Small businesses hoping for insurance payouts because of coronavirus disruption have suffered a blow after the UK financial regulator failed to reach a voluntary agreement with insurers over implementing a High Court ruling.
Earlier this month, lawyers acting for the Financial Conduct Authority had claimed victory in a test case to decide disputed payouts, with judges finding in favour of policyholders “on the majority of the key issues”.
But, on Wednesday night, after negotiations over starting these payouts failed, the FCA said it would have to seek further court rulings on Friday.
News of the failed talks makes it more likely that the case will go to an appeal at the Supreme Court, meaning months more delay until the businesses receive any money.
“We had hoped to reach an agreement with the insurers by today on the interpretation of some important elements of the judgment affecting which small businesses get paid and how much,” the FCA said. “This would have allowed for faster payout for policyholders with eligible claims. However, we recognise that this case has always involved complex issues.”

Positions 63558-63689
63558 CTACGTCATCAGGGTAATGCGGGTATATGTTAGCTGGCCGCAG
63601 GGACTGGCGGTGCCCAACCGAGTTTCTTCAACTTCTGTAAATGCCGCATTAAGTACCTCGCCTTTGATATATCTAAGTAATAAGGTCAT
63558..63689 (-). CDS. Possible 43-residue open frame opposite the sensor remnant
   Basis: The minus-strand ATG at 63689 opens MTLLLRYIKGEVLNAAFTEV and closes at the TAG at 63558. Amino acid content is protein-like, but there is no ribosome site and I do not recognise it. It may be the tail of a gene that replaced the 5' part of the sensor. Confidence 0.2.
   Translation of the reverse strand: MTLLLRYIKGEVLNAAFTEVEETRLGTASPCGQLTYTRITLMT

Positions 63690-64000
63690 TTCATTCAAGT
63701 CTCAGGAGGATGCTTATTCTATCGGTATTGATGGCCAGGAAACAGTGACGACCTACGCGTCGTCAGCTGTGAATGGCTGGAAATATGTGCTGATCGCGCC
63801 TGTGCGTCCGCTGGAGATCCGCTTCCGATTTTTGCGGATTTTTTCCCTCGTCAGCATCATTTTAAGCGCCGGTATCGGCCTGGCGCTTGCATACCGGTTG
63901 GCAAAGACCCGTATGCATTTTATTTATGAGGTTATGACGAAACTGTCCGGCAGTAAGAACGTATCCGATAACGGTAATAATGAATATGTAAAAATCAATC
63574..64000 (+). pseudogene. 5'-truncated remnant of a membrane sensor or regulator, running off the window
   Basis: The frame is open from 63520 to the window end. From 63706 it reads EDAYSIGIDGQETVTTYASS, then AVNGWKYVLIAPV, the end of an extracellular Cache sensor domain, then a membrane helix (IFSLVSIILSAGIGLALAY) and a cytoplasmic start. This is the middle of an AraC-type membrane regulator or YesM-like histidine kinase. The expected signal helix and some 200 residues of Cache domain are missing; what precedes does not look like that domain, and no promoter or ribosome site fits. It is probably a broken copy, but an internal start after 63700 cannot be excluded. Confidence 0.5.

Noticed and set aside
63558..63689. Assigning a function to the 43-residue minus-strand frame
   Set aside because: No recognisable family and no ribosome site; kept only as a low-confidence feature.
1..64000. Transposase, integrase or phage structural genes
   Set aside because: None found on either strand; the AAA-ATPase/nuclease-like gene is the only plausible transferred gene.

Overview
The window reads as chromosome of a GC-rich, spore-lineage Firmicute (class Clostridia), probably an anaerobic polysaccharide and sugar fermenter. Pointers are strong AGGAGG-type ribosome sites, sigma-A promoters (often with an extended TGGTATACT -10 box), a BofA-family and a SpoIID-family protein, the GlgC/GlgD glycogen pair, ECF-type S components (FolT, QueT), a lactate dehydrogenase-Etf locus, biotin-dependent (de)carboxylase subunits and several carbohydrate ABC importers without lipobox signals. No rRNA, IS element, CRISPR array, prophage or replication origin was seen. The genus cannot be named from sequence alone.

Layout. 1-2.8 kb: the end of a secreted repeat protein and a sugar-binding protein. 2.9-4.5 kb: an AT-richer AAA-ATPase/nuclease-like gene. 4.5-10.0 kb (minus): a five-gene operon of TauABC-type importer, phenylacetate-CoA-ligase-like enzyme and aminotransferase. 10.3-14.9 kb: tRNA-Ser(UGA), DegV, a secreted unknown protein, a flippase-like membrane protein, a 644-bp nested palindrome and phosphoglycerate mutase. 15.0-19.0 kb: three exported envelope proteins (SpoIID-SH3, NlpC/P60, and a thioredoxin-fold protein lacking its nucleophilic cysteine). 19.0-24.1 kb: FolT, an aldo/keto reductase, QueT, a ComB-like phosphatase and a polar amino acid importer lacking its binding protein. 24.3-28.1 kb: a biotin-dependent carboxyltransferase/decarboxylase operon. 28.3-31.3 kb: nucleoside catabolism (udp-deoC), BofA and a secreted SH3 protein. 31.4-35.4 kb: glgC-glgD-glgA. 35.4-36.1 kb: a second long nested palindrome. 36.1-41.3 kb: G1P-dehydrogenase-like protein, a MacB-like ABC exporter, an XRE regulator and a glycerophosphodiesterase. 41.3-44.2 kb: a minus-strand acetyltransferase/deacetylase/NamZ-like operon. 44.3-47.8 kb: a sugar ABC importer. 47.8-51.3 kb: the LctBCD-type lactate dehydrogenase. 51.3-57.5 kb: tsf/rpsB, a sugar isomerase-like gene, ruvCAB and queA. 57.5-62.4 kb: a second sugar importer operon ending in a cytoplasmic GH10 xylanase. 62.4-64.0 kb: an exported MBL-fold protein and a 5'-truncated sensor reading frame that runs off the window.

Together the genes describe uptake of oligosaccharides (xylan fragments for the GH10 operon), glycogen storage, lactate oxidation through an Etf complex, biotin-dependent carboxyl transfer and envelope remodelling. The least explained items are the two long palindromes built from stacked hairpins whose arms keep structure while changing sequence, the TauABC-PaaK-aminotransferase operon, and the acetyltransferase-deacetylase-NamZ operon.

As a result, both the FCA and insurers have now filed “skeleton arguments” with the court, setting out their differing interpretations of the original judgments. These interpretations will be ruled on by a judge at Friday’s hearing, with decisions expected on the same day.
At that point, the FCA and insurers will have to decide either to accept the judges ruling on which policies have to pay out, and which do not — or take an appeal on the rulings directly to the Supreme Court.
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Wednesday’s negotiations had involved the FCA and seven out of the eight insurers in the test case. The other insurer, Zurich, does not have to pay out under the original High Court judgment.
A ninth insurer could yet try to intervene in the case. According to court documents, QIC Europe, which is part of Qatar Re, wants to appeal against the High Court’s decision on one of the policies sold by RSA if RSA itself decides not to do so.
Many insurers have sold policies with similar wordings, and the FCA said before the case that 50 different insurers, including QIC, could be affected by the High Court judgment.
The FCA has objected to QIC’s plan to appeal.
If a Supreme Court appeal is sought by any of the parties, it is likely to take several months, preventing payouts on disputed policies. However, the FCA noted that even if appeals were launched, it remained theoretically possible “to resolve the outstanding issues in the coming weeks”.
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